Correspondence patterns - mechanisms and models of human dynamics - Reply
Nature 441, E5-E6 (2006)
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Kentsis notes that the response time to an email or a letter depends on the semantic content of the correspondence, as well as the social context in which the communication arises1. We would add that it also depends on deadlines, the time dependence of priorities and the dropping of past-deadline messages2, making human response dynamics sufficiently complicated that no simple model could fully account for it3–6. However, the advantage of the proposed modelling framework is that most of these effects can be incorporated into it, and their impact on the queuing process can be systematically evaluated. Addressing some of these additional mechanisms, including those suggested by Kentsis, requires information that is beyond reach for most researchers at this point.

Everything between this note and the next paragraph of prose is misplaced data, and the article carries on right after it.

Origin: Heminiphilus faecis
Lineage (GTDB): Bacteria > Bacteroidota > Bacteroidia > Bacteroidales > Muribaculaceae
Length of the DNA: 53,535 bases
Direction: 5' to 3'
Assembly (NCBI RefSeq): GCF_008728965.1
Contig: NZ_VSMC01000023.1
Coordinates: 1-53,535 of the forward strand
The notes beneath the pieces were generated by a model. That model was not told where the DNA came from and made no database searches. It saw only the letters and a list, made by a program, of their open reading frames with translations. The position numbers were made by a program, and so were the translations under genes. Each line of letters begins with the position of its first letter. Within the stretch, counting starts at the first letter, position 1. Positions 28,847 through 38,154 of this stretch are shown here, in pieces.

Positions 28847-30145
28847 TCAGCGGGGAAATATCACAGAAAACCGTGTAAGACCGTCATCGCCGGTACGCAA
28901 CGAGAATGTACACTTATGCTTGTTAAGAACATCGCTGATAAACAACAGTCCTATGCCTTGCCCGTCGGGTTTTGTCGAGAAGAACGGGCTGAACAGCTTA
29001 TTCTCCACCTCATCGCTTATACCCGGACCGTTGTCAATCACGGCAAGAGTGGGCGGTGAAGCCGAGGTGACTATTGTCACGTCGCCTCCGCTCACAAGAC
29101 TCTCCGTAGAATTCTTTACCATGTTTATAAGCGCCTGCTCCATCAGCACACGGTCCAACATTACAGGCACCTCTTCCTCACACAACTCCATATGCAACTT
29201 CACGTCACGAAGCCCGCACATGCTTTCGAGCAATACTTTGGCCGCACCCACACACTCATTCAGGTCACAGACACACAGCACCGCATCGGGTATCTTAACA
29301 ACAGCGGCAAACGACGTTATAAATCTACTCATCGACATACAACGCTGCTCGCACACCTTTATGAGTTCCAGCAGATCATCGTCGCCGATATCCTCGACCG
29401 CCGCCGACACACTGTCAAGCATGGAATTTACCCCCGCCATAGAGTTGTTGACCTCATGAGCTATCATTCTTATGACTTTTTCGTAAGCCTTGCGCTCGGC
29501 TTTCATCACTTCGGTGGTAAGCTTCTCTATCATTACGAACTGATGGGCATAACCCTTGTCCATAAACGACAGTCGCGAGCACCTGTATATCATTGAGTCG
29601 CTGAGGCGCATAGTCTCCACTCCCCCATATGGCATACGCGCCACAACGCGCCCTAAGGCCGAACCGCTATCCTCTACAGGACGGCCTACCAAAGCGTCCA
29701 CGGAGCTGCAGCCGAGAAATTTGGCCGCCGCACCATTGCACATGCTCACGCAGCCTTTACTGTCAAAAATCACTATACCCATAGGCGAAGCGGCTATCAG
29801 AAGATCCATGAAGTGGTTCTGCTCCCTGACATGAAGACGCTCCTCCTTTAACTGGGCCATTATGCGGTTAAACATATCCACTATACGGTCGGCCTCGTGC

Z. Neda, E. Ravasz, T. Vicsek, Y. Brechet, A.-L. Barabási
Physics of the rhythmic applause
Physical Review E 61, 6987-6992 (2000)
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We report on a series of measurements aimed to characterize the development and the dynamics of the rhythmic applause in concert halls. Our results demonstrate that while this process shares many characteristics of other systems that are known to synchronize, it also has features that are unexpected and unaccounted for in many other systems. In particular, we find that the mechanism lying at the heart of the synchronization process is the period doubling of the clapping rhythm. The characteristic interplay between synchronized and unsynchronized regimes during the applause is the result of a frustration in the system. All results are understandable in the framework of the Kuramoto model.